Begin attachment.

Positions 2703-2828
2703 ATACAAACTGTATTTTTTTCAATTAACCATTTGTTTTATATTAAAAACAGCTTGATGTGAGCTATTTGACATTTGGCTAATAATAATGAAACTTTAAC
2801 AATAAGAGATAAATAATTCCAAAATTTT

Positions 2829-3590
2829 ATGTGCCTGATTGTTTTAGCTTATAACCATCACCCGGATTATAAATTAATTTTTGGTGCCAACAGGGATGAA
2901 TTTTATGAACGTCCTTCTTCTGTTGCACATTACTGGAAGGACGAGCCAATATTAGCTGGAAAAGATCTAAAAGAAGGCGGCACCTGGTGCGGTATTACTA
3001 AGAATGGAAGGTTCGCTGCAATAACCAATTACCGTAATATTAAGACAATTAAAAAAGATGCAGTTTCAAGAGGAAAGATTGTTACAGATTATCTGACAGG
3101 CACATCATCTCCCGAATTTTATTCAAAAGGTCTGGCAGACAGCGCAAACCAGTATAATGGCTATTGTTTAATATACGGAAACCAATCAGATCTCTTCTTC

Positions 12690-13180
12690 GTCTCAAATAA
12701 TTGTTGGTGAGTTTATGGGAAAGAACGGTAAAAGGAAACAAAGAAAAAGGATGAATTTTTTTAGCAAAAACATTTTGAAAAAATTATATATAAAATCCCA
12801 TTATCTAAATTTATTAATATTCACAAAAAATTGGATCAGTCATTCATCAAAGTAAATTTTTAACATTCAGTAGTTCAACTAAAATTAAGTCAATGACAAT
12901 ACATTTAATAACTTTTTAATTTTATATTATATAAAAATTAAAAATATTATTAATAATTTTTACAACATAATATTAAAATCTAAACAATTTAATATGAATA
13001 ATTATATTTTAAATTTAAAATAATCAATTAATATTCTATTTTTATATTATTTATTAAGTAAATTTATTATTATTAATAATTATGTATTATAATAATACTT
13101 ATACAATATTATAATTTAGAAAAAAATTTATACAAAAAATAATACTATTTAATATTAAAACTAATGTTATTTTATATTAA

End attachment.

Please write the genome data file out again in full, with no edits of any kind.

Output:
Positions 2703-2828
2703 ATACAAACTGTATTTTTTTCAATTAACCATTTGTTTTATATTAAAAACAGCTTGATGTGAGCTATTTGACATTTGGCTAATAATAATGAAACTTTAAC
2801 AATAAGAGATAAATAATTCCAAAATTTT

Positions 2829-3590
2829 ATGTGCCTGATTGTTTTAGCTTATAACCATCACCCGGATTATAAATTAATTTTTGGTGCCAACAGGGATGAA
2901 TTTTATGAACGTCCTTCTTCTGTTGCACATTACTGGAAGGACGAGCCAATATTAGCTGGAAAAGATCTAAAAGAAGGCGGCACCTGGTGCGGTATTACTA
3001 AGAATGGAAGGTTCGCTGCAATAACCAATTACCGTAATATTAAGACAATTAAAAAAGATGCAGTTTCAAGAGGAAAGATTGTTACAGATTATCTGACAGG
3101 CACATCATCTCCCGAATTTTATTCAAAAGGTCTGGCAGACAGCGCAAACCAGTATAATGGCTATTGTTTAATATACGGAAACCAATCAGATCTCTTCTTC

Positions 12690-13180
12690 GTCTCAAATAA
12701 TTGTTGGTGAGTTTATGGGAAAGAACGGTAAAAGGAAACAAAGAAAAAGGATGAATTTTTTTAGCAAAAACATTTTGAAAAAATTATATATAAAATCCCA
12801 TTATCTAAATTTATTAATATTCACAAAAAATTGGATCAGTCATTCATCAAAGTAAATTTTTAACATTCAGTAGTTCAACTAAAATTAAGTCAATGACAAT
12901 ACATTTAATAACTTTTTAATTTTATATTATATAAAAATTAAAAATATTATTAATAATTTTTACAACATAATATTAAAATCTAAACAATTTAATATGAATA
13001 ATTATATTTTAAATTTAAAATAATCAATTAATATTCTATTTTTATATTATTTATTAAGTAAATTTATTATTATTAATAATTATGTATTATAATAATACTT
13101 ATACAATATTATAATTTAGAAAAAAATTTATACAAAAAATAATACTATTTAATATTAAAACTAATGTTATTTTATATTAA